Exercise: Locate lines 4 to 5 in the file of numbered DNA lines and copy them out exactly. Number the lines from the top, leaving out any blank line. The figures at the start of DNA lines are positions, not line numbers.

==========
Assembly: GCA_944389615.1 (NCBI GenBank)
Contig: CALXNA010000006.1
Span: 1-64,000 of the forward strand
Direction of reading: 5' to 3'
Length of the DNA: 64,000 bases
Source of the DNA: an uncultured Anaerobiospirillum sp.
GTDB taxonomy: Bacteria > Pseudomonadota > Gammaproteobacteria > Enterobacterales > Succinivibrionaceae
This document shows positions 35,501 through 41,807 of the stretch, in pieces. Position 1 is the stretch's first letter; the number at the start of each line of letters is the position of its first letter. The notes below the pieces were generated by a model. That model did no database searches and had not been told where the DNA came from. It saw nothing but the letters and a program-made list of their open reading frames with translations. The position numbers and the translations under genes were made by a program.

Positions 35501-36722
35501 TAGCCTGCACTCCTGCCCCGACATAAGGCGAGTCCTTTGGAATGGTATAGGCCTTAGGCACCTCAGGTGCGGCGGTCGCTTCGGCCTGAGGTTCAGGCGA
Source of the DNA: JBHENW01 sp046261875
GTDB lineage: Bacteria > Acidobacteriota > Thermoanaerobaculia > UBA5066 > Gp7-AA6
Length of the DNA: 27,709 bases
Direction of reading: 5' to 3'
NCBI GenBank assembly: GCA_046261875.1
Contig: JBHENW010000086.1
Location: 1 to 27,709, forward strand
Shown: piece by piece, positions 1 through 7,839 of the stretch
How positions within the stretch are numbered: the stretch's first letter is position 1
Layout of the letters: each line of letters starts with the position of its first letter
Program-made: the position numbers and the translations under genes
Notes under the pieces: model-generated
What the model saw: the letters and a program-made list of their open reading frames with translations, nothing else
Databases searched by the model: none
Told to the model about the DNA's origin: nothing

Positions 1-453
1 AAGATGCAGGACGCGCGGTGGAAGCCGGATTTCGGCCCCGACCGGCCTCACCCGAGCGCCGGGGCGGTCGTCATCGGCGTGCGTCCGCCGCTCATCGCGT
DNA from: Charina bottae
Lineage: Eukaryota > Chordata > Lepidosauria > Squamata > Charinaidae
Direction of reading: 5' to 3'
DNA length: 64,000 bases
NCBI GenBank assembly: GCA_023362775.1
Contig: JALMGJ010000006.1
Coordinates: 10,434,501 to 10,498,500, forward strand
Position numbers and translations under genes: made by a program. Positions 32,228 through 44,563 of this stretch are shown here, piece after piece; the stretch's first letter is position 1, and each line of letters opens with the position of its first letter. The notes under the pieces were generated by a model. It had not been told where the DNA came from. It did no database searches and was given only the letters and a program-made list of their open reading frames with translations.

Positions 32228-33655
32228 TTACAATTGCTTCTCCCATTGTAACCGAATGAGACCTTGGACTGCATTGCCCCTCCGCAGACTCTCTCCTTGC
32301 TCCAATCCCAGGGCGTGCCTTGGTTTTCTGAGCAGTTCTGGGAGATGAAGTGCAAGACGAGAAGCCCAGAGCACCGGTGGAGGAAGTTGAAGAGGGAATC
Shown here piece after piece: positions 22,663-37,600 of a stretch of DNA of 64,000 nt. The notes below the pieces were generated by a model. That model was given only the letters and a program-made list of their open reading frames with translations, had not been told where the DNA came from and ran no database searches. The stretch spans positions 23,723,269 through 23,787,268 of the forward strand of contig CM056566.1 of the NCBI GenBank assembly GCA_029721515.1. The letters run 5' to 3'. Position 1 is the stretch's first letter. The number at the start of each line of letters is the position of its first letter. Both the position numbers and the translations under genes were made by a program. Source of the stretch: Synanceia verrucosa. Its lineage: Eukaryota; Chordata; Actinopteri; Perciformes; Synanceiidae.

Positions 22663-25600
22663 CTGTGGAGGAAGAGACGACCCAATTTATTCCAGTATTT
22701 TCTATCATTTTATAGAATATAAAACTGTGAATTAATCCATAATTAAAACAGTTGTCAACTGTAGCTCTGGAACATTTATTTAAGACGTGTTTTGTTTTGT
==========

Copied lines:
Direction of reading: 5' to 3'
Length of the DNA: 64,000 bases